App Reviewed on: iPad Air 2
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Pathos very much feels like a game where someone looked at Monument Valley and said “hey, what if we made one of those?” It's a simple puzzle game with a minimal art style, but it fails to really capitalize on what makes Monument Valley so revered and struggles to establish its own identity.
In Pathos, you play as a young girl who must venture through a series of levels to save the world, or your mother… or, something like that. The game is pretty vague about what it is you're supposed to be doing. In any case, this means you'll be going through environments where you'll need to flip switches and move objects to reach a door to the next level.
It's all fairly standard stuff that you might see in something like Monument Valley until Pathos introduces its flipping mechanic. For many puzzles in this game, flipping your mobile device over reveals a sort of “shadow version” of the level you're playing, which may hide the exact things you need to reach the exit.
In addition to the flipping mechanic Pathos also introduces a series of animal companions that you unlock along the way. These animals work with you in tandem on puzzles and help your protagonist reach things that might have otherwise been inaccessible.
Things like cats, birds, and even narwhals can help you in Pathos, and each of these companions have their own special mechanics governing how they might help you. Most of these mechanics are light and their uses obvious, but they inject some amount of personality in Pathos where there is very little otherwise.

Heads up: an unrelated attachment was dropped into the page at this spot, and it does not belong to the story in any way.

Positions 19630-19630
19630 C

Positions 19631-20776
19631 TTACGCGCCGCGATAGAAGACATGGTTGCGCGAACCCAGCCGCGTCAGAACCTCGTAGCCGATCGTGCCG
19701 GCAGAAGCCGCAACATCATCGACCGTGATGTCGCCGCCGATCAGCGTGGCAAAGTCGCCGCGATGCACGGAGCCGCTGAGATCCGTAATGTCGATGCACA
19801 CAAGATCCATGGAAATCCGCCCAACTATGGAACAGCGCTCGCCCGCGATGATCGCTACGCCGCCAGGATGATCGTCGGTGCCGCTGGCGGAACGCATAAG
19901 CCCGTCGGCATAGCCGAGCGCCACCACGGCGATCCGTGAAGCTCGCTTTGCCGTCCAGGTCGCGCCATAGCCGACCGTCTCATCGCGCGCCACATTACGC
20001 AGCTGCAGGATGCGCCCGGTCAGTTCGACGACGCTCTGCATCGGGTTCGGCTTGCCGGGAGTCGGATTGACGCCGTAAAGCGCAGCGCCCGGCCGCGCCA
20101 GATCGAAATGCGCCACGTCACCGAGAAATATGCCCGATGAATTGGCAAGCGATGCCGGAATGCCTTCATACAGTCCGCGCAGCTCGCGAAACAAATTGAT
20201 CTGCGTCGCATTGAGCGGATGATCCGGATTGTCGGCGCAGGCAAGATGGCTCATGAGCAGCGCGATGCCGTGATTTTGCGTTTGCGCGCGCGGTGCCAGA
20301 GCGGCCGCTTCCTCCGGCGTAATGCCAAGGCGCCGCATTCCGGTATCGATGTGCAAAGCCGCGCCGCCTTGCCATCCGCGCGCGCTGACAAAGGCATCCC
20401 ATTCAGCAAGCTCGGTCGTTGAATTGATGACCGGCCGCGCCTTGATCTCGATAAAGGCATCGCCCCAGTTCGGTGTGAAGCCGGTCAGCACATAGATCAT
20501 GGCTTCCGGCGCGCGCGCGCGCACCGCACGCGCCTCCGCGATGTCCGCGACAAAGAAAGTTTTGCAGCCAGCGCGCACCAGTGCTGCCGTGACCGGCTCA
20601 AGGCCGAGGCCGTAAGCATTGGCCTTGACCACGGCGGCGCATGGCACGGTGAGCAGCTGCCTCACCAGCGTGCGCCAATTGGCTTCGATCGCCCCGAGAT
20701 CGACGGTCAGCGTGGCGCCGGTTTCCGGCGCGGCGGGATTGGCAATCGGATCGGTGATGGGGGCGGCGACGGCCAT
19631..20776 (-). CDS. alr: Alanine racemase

With a flipping mechanic and animal companions, Pathos shows that it has ideas and potential to be something special. Unfortunately though, these two mechanics are two of the most frustrating aspects of the game.
For instance, Pathos frequently asks players to time their flips to solve a puzzle or reach a new area. This is easier said than done since the game sometimes has trouble detecting that you've flipped your device over. As for the animals, many of their mechanics are too simple to be satisfying, while others have pathing issues that can cause levels to bug out and force you to restart a level.
The bottom line
Pathos largely feels like an imitation of Monument Valley, and not in a good way. Although the game sports two mechanics that should make it stand out as an original game, neither of them are particularly well implemented. As a result, Pathos ends up feeling like a pretty middle-of-the-road game with some technical issues.